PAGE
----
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Brier Dudley offers a critical look at technology and business issues affecting the Northwest.

November 9, 2011 at 4:05 PM

Adobe Flash move: influenced by another Steve?

Steve Jobs and his famous blockage of Adobe Flash from Apple devices is being credited with Adobe’s move today to phase out mobile Flash development in favor of HTML5.

Jobs was the most prominent critic of Flash and his decsion to exclude Flash from iOS devices was an early blow to Adobe, expedited the broad shift toward HTML 5 and directly affected millions of his customers.

I wonder, though, how much Adobe was also swayed by another Steve — Steven Sinofsky, president of Microsoft’s Windows group.

Sinofsky has been clear that Flash and other browser plug-ins will be second-class citizens on mobile devices running the next version of Windows.

No wonder Adobe is finally changing course. Windows remains the world’s largest platform for software developers, despite the phenomenal growth of Apple’s mobile devices and the huge influence they’ve had over the development community.

In years past, Microsoft tried competing with Adobe Flash with its own plug-in, called Silverlight, but, with Internet Explorer 9, it shifted strategy last year and embraced HTML 5.

Microsoft’s going further in this direction with Windows 8.

When running in touch-friendly “Metro” mode, Windows 8 won’t support plug-ins at all. This had to be a factor in Adobe’s decision today: Metro will be the default mode for the thin, mobile systems running the new software due late next year, and Flash isn’t invited to the party.

Here’s how Sinofsky and Explorer boss Dean Hachamovitch explained the situation in a Sept. 14 post on Sinofsky’s public blog:

For the web to move forward and for consumers to get the most out of touch-first browsing, the Metro style browser in Windows 8 is as HTML5-only as possible, and plug-in free. The experience that plug-ins provide today is not a good match with Metro style browsing and the modern HTML5 Web.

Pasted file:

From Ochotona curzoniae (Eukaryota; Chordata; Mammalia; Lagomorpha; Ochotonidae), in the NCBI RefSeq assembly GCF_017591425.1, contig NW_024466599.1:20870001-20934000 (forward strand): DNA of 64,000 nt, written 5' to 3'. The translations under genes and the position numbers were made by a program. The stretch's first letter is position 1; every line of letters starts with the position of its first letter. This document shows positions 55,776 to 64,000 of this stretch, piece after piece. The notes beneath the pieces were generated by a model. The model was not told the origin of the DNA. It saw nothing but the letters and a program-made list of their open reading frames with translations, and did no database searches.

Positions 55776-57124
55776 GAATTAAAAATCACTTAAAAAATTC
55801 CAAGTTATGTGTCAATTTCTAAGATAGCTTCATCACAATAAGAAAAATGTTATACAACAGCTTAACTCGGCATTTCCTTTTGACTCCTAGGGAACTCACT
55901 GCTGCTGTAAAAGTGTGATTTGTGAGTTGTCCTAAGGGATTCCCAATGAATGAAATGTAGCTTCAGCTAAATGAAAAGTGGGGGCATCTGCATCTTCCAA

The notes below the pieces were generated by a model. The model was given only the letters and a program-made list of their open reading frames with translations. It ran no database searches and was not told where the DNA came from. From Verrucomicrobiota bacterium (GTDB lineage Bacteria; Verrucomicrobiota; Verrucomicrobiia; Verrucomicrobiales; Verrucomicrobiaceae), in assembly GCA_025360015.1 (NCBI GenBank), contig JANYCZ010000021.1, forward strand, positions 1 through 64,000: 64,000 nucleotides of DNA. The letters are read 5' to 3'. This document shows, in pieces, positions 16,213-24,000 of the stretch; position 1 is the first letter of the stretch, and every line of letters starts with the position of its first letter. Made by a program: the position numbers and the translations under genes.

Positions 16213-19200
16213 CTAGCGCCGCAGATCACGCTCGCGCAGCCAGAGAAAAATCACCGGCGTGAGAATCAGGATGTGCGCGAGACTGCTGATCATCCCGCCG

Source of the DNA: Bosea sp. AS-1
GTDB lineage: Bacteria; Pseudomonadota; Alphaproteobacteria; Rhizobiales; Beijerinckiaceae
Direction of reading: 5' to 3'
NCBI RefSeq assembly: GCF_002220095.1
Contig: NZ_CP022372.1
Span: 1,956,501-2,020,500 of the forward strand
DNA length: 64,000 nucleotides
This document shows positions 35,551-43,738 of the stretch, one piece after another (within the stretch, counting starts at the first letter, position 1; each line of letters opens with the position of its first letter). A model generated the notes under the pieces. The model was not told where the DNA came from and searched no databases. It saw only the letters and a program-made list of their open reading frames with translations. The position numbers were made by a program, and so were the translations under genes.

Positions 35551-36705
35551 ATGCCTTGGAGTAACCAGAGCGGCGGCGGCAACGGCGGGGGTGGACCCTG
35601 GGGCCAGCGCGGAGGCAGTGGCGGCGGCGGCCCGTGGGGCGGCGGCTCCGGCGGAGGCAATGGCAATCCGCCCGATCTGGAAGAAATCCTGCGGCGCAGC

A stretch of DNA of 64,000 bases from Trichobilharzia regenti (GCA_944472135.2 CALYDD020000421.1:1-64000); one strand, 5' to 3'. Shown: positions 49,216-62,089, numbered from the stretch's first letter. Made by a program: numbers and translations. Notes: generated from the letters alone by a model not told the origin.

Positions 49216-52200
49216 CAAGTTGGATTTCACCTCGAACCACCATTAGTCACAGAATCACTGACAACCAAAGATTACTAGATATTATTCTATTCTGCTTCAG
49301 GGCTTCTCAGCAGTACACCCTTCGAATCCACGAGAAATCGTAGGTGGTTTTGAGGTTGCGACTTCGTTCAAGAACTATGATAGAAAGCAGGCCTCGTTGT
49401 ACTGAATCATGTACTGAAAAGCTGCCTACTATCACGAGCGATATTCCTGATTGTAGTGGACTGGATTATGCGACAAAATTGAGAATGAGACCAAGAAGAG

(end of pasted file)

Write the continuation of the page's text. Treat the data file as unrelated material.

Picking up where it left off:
Running Metro style IE plug-in free improves battery life as well as security, reliability, and privacy for consumers. Plug-ins were important early on in the Web’s history. But the Web has come a long way since then with HTML5. Providing compatibility with legacy plug-in technologies would detract from, rather than improve, the consumer experience of browsing in the Metro style UI.

You’ll still be able to run Flash in Windows 8, though. The system can be toggled with a click to traditional “desktop” style browsing, in which plug-ins such as Flash will continue to run just fine.

Meanwhile, Adobe will continue building new and more powerful versions of Flash for PCs. Its announcement noted that Flash continues to “reach more than a billion PCs through their browsers.”

Adobe seems right in sync with Microsoft here.

The timing of today’s Flash announcement gives developers time to adjust their plans ahead of Windows 8, which is expected to enter beta testing shortly after this holiday season.

Adobe also is taking the same tiered approach as Microsoft with Windows 8 — going all-in with HTML 5 on mobile systems, while continuing to support plug-ins as needed and on more powerful systems.

The more Steves the merrier, I guess.



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